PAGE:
An Example Framework for an Information Security Policy


It has long been good practice for organizations to establish and maintain an Information Security Policy, and with each passing year they become increasingly important. As technology become ever more useful and pervasive, it also becomes more complex to use securely, and more difficult for employees to know what is expected of them and what they can do to ensure security. At the same time, insurance companies, regulations, and new laws are demanding more of organizations and businesses to protect sensitive data.

We offer this framework to assist in your establishment of a new information security policy, or assist in your review of an existing policy. Information security policies are an overlap of technical, operational, and legal considerations. For this reason, while NorthSky is able to offer perspective in the form of technical consulting, legal and operational input and review is important.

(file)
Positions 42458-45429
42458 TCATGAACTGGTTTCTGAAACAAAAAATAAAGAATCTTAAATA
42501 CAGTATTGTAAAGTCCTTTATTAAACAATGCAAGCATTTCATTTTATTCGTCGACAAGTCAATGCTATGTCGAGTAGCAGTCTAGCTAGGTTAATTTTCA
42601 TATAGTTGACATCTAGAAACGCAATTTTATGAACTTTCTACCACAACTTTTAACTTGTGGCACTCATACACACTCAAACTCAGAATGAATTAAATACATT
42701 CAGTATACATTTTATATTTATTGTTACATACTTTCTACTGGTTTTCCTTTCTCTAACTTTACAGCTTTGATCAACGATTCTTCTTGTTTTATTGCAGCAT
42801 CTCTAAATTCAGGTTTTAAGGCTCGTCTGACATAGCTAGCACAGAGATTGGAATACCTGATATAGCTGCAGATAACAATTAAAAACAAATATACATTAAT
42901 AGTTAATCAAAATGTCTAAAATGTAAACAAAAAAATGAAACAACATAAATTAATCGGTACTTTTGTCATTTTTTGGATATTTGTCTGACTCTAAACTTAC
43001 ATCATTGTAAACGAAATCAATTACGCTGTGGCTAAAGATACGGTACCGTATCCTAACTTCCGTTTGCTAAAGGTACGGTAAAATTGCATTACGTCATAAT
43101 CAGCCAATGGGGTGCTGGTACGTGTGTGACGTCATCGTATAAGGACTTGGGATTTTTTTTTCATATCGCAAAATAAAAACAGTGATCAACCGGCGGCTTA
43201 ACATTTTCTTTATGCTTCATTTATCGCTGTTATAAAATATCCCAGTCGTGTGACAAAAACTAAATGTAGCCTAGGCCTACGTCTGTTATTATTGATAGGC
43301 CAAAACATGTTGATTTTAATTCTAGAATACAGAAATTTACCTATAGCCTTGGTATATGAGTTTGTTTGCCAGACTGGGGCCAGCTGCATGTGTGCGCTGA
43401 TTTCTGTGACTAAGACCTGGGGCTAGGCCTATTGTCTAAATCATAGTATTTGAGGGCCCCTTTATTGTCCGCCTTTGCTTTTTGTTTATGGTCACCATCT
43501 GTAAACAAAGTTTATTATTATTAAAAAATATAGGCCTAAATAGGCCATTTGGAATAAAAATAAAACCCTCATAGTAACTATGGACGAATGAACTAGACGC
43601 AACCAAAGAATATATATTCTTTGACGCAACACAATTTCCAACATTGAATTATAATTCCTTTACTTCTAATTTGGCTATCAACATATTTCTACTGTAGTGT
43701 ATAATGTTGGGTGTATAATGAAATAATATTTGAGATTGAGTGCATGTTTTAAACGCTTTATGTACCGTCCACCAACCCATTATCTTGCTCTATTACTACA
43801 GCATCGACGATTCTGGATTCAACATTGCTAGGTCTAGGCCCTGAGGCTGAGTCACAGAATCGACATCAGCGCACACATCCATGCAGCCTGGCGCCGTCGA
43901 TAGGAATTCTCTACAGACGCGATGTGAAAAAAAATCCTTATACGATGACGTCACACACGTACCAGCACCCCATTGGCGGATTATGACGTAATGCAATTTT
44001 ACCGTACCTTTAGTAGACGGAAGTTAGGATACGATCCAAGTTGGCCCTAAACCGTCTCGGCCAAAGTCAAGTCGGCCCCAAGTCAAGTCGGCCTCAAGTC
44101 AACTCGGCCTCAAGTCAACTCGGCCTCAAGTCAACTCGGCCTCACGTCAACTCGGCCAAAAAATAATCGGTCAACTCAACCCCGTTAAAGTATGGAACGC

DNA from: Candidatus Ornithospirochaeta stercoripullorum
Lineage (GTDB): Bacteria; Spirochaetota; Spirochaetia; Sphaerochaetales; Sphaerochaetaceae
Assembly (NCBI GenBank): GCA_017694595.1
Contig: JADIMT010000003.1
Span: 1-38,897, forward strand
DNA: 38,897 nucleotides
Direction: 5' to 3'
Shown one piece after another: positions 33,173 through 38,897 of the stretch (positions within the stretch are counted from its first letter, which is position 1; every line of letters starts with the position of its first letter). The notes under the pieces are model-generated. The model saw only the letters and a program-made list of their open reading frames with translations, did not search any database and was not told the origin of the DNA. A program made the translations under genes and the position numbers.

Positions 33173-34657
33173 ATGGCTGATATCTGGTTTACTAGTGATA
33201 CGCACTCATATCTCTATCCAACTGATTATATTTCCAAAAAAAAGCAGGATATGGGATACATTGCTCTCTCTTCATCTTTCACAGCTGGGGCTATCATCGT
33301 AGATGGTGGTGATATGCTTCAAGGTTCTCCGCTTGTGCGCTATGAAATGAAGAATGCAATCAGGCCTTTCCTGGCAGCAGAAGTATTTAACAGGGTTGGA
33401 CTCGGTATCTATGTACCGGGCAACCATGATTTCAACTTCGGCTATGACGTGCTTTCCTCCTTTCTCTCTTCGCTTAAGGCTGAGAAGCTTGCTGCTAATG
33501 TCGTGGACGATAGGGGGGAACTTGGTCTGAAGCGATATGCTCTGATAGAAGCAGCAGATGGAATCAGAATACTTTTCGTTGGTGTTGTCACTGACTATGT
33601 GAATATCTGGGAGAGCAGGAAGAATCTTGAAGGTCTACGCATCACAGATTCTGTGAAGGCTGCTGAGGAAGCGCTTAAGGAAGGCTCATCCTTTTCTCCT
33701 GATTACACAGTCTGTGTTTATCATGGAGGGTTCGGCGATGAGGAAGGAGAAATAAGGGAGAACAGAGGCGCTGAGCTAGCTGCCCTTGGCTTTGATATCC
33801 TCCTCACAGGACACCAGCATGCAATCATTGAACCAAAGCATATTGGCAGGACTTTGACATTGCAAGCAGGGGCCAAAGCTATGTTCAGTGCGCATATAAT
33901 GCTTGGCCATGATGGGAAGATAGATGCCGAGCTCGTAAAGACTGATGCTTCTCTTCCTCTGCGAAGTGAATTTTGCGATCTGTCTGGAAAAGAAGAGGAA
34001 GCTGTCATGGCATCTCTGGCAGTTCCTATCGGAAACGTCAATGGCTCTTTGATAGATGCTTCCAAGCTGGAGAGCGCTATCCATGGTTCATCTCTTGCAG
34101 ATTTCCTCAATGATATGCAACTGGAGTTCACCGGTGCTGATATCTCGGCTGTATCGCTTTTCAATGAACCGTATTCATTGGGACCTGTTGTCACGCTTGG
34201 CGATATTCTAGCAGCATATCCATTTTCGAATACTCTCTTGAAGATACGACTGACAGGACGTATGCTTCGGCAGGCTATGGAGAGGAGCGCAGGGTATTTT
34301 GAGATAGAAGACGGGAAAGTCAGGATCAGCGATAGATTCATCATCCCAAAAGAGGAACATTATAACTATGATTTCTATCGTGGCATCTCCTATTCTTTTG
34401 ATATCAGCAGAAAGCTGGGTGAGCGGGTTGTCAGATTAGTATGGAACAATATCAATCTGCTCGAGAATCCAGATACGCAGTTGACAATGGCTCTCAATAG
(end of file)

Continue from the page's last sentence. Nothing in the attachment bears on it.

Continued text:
In addition to this framework, your cyber-liability insurance provider may offer their own guidance, examples, and requirements. We highly recommend involving your insurer in your annual policy review. In particular, some providers have very strict requirements for how you respond to a suspected incident in order for that incident to be covered.

Why this isn't a template

While it may check a box on a compliance questionnaire, there is no such thing as an effective one-size-fits all policy template. The best and most useful policies are those which are highly personalized for your organization: how you operate, what systems you use, how you store and transmit data, and what specifically you need to protect the most.